The effects of lack of sleep are not just physical. It can also have an impact on mental health, causing anxiety, depression, and mood swings. Poor quality of sleep is associated with poor cognitive performance such as difficulty concentrating and making decisions. Lack of sleep can also affect memory and focus, making it harder for you to remember things.9 10

What Causes Hormone Problems – Genetics

Hormone imbalances are complex, and the exact cause of any particular imbalance is often difficult to pinpoint. However, genetics can play a role in hormone problems. Several genetic conditions like Turner syndrome, Klinefelter syndrome, and Cushing’s disease can lead to hormonal disruptions.11 12 Furthermore, if someone in your family has Graves’ disease, an autoimmune disorder causing hyperthyroidism, you are more likely to have it as well.13

Read more about Graves’ Disease.

In some cases, genetic mutations can lead to hormone imbalances. For instance, hyperprolactinemia is caused by a mutation that disrupts dopamine signaling in the brain. This interrupts the production and release of hormones like prolactin, which can result in irregular menstrual cycles or infertility.14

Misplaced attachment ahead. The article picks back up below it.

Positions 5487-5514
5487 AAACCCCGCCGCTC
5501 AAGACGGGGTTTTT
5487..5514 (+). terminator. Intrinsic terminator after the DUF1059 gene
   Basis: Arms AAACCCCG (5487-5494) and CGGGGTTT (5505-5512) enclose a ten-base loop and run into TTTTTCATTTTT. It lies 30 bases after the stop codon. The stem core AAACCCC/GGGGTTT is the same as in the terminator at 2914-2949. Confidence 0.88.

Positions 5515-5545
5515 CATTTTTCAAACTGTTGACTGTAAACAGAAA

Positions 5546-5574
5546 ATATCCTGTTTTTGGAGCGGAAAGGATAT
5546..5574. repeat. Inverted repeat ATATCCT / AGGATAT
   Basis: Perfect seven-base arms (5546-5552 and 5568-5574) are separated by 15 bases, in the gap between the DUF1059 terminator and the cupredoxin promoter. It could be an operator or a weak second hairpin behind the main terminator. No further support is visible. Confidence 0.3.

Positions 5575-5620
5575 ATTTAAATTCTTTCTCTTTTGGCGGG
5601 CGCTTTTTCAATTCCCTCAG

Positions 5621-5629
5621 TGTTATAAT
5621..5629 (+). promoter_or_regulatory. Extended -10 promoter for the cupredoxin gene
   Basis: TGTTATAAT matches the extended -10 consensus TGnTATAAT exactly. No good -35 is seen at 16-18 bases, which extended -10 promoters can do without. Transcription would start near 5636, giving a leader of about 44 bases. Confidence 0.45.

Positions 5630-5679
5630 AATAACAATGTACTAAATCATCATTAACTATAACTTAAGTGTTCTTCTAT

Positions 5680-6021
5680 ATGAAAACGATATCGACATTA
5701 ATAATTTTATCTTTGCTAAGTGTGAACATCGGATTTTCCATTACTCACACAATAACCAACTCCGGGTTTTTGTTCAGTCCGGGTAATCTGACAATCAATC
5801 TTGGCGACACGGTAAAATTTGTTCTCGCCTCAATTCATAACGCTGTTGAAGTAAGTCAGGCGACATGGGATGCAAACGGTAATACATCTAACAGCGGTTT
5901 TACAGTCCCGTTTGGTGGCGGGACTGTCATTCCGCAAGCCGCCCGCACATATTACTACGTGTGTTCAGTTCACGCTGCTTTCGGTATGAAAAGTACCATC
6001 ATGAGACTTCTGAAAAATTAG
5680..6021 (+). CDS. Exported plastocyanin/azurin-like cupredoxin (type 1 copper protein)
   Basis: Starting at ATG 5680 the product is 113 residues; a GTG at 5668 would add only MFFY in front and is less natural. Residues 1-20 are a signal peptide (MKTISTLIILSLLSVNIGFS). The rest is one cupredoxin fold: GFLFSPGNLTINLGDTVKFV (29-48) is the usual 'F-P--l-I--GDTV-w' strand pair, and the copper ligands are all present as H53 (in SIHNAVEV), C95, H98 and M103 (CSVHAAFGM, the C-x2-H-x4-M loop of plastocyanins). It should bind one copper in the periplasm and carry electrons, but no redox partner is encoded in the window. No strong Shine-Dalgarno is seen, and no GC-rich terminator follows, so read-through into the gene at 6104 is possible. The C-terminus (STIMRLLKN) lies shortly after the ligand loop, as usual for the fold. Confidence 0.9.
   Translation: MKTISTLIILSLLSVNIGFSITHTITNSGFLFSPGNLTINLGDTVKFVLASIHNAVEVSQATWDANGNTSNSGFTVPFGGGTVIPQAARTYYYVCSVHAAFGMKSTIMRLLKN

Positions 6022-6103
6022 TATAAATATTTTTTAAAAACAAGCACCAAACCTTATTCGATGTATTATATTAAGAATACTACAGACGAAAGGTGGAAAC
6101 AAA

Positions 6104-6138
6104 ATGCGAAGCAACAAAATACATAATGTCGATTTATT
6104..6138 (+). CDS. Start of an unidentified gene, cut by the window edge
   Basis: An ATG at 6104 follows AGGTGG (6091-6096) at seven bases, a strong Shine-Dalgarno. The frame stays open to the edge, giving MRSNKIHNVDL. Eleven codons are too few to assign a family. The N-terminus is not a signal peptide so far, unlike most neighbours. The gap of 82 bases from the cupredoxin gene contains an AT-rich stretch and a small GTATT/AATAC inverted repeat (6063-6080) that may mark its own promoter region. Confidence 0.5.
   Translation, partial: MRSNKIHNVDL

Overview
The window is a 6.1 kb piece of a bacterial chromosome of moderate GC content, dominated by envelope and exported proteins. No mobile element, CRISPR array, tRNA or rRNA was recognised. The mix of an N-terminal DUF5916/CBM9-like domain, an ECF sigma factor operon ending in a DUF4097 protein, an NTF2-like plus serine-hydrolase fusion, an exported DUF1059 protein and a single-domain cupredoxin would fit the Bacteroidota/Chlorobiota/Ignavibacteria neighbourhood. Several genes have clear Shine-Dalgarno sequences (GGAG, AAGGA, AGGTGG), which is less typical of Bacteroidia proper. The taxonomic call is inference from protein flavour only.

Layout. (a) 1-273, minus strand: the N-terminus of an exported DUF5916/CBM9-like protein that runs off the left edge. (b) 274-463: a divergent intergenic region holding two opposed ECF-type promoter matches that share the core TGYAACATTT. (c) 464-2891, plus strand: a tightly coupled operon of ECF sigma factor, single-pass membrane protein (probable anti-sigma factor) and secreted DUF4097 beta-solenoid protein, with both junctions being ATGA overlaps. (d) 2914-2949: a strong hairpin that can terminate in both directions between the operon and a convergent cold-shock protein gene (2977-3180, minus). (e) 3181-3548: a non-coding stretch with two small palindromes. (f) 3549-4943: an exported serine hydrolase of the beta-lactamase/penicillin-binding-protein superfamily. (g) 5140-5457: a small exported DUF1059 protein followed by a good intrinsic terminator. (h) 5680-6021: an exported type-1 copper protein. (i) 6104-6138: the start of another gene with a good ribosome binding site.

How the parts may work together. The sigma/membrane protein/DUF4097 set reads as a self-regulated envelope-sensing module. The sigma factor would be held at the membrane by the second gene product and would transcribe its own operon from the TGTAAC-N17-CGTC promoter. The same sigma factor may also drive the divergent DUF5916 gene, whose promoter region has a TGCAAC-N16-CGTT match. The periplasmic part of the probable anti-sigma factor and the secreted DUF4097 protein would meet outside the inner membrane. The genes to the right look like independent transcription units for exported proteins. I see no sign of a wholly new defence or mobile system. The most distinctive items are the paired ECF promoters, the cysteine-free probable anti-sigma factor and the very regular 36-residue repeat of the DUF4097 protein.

What Causes Hormone Problems – Environmental Toxins

Environmental factors also play a role in hormonal imbalances. Chemicals in food, water, and air can disrupt hormone levels and may be to blame for certain imbalances. Endocrine-disrupting chemicals like phthalates and bisphenol A (BPA) have been linked to a variety of health issues, including reproductive problems and thyroid disorders.15 

Read more about common toxins in our environment.

What Causes Hormone Problems - Environmental Toxins

What Causes Hormone Problems – Heavy Metals

Heavy metals are a major cause of hormone problems. Heavy metals, such as lead, mercury, and arsenic, can enter our bodies through ingestion or inhalation. These heavy metals disrupt the body’s natural hormone balance by binding to receptors within the endocrine system. This affects how hormones travel throughout the body, creating an imbalance in hormone levels.16

Read more about removing heavy metals from the body.

What Causes Hormone Problems – Alcohol Consumption And Smoking

Alcohol consumption and smoking are two common habits that have been associated with hormone problems. Both can cause imbalances in hormones, such as testosterone, estrogen, or cortisol levels. These imbalances can lead to a range of symptoms including fatigue, depression, anxiety, irregular periods and more.

Alcohol is known to increase the production of cortisol which is the primary hormone involved in the body’s stress response. Chronically elevated cortisol levels can lead to numerous health issues, including decreased immunity and hormonal imbalances.17

Read more about estrogen.

What Causes Hormone Problems – And Its Link To Obesity